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It’s a quick and simple project.

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You can sign up to receive it with the newsletter link on the right.

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It’s a good  way to keep track of yourself in sequential time.

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And, there’s a party going on to celebrate the new year and new pergola being built at Modern Miniature Succulents + Sundries. All the furniture from Sea House Warming Hut has been dragged over, and there’s a beach driftwood fire blazing, as well as festive beverages. Come on by! It’s been too long since we’ve all hung out together.

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PS: Godzilla will be there.

 

hens test

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Hen and chicks are one of the first succulents I fell in love with, so this design is dear to my heart. And I felt like a right genius because I figured out how to get the machine to cut a hole in each center. It is not an automatic process and involves what Cricut calls “attaching” layers. (The above holes are three points in diameter; I’ve since upped it to four.)

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This is the fun part. Removing the waste from the sticky mat makes a musical plinking sound that is very satisfying. And as I soon learned and as Nora suggested, it’s far easier to remove the cut shapes after the mat has been “de-sticked” a bit — which seems to happen with use.

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Color test and shaping. The little point on the end of each leaf adds such sweet realism. My inspiration:

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These guys are in a bit more shade now in my early winter backyard, so they’ve lost most of their edge-leaf color.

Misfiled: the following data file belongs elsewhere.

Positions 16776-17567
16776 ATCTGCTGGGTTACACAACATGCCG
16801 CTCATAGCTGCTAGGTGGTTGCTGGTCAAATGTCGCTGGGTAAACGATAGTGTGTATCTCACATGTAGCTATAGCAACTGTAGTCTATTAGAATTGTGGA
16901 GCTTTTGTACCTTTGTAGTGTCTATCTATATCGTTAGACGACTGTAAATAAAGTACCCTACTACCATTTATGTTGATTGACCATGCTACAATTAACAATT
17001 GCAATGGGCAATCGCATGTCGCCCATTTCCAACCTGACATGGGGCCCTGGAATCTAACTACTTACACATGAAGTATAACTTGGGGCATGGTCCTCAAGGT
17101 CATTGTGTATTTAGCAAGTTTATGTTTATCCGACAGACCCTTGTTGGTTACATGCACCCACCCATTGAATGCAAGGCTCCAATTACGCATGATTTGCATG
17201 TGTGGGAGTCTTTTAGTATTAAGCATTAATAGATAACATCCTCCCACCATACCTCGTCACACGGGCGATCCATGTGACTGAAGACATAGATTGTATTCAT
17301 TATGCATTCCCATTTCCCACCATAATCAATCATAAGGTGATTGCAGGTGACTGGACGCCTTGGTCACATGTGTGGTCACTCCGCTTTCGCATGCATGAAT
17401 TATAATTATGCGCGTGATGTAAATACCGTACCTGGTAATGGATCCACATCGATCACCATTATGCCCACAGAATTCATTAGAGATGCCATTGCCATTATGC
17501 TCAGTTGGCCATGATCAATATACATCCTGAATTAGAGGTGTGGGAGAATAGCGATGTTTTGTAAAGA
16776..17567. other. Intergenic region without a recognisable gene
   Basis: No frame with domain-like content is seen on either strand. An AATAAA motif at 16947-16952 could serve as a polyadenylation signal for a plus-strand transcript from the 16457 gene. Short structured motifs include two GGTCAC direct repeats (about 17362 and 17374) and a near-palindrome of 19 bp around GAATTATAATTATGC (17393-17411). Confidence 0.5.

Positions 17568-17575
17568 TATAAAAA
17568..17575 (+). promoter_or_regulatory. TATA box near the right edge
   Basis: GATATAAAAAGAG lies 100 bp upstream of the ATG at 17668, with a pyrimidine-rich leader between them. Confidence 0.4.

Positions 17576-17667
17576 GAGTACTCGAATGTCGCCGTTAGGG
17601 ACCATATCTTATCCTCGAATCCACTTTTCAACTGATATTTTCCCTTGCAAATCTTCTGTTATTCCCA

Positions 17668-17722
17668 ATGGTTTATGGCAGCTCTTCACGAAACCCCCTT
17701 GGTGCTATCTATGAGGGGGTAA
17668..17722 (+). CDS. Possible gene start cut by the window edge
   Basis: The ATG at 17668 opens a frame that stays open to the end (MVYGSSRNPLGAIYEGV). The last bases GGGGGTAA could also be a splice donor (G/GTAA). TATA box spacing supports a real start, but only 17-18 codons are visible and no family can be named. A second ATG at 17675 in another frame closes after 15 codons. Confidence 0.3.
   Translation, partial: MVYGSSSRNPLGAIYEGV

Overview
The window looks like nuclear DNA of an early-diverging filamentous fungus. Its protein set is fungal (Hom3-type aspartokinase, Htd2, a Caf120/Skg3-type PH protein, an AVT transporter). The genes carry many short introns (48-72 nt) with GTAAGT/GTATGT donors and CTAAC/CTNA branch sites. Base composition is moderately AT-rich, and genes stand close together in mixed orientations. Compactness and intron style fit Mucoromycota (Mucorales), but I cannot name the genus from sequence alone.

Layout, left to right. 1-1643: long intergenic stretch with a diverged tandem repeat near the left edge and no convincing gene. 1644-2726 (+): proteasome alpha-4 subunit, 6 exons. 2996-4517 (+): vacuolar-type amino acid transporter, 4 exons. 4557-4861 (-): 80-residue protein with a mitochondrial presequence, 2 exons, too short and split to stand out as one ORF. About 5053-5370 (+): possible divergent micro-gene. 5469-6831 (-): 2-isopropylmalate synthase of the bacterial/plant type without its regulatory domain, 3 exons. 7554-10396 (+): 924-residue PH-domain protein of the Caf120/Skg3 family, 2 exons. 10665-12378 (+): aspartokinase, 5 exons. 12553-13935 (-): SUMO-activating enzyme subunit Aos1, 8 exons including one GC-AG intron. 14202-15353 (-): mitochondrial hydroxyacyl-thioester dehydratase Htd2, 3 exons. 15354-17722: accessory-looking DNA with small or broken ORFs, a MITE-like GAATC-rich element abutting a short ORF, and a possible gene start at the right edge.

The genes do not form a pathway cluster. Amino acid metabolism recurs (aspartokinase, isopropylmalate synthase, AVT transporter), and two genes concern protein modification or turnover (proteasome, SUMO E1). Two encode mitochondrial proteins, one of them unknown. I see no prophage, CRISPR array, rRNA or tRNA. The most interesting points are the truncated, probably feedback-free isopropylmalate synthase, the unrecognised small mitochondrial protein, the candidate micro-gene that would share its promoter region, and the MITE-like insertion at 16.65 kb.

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Prototype hen. Next up is to draft a smaller-leaved pattern set for the chicks, so we can build happy succulent families. This one is about 5/8-inch (16 mm) across.

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And this is how I’m keeping all the very many parts organized and identified. I’ve long kept a stash of these useful little containers from takeout food, but ran out quickly. Dollar store to the rescue! Ten cups with lids/$1. I should probably cost them out in greater quantities :(

 

New Kit

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Listed another kit in the Etsy shop, a larger, more-specimeny succulent that pairs nicely with SV01. Continued heartfelt gratitude and thanks for your warm wishes and interest. I wish I had like a whole line plan to lay out — and I do! In my head! — instead of this kit-by-kit piecemeal showing. And soon, on offer, completed specimens, in some of the most wonderful containers I’ve ever seen! However. I am learning by doing, and this is bootstrap crafty business making. Rhetorical question: would we have it any other way?

First Listing

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So pleased to announce the first kit is available over at MMS+S. I expect I’ll be making editing tweaks for a while, in between assembling and listing new kits. Potted specimen succulents and sundries coming real soon. Heartfelt thank yous to all who showed interest. Happy making!

Just Kitting

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First article! Well almost. I’m waiting on the brown kraft paper to arrive, and, having just finished re-re-shooting the instruction photos, to get those printed.

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What’s in this kit? There are options for white, cream or sage green stock, as well as for me to color the leaves (US$5 extra; I may live to regret it :) One kit makes seven stems, with extra leaves to practice on. The example is the yellow-edged green variety, but of course you can paint them as you like. There’s a special hashtag to use if you post on socials, so we can all see what people are coming up with.

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Need to finish writing *all* the stuff for the Etsy listings and blahblah. And then let it go live. Gulp.

First Packaging Prototype